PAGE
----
Colonization by the pathogen Clostridium difficile often occurs in the background of a disrupted microbial community. Identifying specific organisms conferring resistance to invasion by C. difficile is desirable because diagnostic and therapeutic strategies based on the human microbiota have the potential to provide more precision to the management and treatment of Clostridium difficile infection (CDI) and its recurrence.
We conducted a longitudinal study of adult patients diagnosed with their first CDI. We investigated the dynamics of the gut microbiota during antibiotic treatment, and we used microbial or demographic features at the time of diagnosis, or after treatment, to predict CDI recurrence. To check the validity of the predictions, a meta-analysis using a previously published dataset was performed.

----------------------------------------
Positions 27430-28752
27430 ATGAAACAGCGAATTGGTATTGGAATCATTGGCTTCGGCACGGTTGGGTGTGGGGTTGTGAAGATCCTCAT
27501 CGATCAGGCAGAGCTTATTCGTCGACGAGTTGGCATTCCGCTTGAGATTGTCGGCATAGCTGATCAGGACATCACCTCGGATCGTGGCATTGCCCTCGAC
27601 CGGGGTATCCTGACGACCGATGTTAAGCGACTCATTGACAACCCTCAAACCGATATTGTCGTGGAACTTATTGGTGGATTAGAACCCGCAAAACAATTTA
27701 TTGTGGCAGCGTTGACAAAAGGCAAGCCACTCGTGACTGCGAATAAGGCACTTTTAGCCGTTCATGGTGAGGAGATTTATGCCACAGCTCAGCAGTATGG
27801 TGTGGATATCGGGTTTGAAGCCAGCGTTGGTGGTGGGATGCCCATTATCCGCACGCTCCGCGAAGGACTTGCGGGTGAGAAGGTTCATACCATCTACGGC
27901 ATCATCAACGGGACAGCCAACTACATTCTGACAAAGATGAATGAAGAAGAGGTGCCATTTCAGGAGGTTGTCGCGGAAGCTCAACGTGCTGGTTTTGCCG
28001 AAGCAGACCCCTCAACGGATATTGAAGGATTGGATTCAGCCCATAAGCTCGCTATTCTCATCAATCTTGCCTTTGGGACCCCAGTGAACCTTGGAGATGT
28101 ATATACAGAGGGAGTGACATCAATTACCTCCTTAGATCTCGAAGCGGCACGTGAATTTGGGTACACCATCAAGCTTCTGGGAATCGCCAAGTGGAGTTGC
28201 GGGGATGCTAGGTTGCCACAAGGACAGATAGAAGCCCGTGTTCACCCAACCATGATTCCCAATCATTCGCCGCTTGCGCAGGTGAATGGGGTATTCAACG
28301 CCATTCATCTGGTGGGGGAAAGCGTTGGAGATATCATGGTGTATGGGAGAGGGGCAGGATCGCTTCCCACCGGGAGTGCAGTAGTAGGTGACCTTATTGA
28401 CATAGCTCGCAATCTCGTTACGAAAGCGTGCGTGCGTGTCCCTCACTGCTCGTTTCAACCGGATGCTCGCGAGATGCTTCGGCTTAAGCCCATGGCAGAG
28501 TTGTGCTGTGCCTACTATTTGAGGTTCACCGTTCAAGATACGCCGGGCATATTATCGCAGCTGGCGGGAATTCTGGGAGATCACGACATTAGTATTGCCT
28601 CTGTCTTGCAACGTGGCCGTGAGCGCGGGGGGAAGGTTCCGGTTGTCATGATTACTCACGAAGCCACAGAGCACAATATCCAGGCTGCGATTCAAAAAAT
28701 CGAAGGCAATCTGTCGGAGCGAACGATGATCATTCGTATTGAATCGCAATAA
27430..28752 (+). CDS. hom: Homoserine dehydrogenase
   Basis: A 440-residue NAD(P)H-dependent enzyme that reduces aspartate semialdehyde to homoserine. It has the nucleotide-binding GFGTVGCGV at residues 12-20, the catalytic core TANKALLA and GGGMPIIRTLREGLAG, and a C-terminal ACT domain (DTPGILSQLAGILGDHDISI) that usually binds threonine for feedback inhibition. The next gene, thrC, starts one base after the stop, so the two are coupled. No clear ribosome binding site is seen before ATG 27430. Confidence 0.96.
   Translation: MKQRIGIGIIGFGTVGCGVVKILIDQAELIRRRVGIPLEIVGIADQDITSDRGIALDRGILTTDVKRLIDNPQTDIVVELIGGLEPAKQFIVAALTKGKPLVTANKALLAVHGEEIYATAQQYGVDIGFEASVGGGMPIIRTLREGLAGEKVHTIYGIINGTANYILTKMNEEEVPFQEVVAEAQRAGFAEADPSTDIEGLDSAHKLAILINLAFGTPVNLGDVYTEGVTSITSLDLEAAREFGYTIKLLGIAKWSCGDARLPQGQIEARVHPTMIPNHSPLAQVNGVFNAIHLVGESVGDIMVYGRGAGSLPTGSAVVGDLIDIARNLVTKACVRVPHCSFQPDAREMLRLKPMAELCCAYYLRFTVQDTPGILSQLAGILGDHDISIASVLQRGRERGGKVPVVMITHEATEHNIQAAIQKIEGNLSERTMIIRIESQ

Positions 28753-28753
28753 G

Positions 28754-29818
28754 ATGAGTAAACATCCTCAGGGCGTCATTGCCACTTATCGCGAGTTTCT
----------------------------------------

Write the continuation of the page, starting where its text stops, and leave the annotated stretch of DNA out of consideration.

We observed that patients’ microbiota “before” antibiotic treatment was predictive of disease relapse, but surprisingly, post-antibiotic microbial community is indistinguishable between patients that recur or not. At the individual OTU level, we identified Veillonella dispar as a candidate organism for preventing CDI recurrence; however, we did not detect a corresponding signal in the conducted meta-analysis.
Although in our patient population, a candidate organism was identified for negatively predicting CDI recurrence, results suggest the need for larger cohort studies that include patients with diverse demographic characteristics to generalize species that robustly confer colonization resistance against C. difficile and accurately predict disease relapse.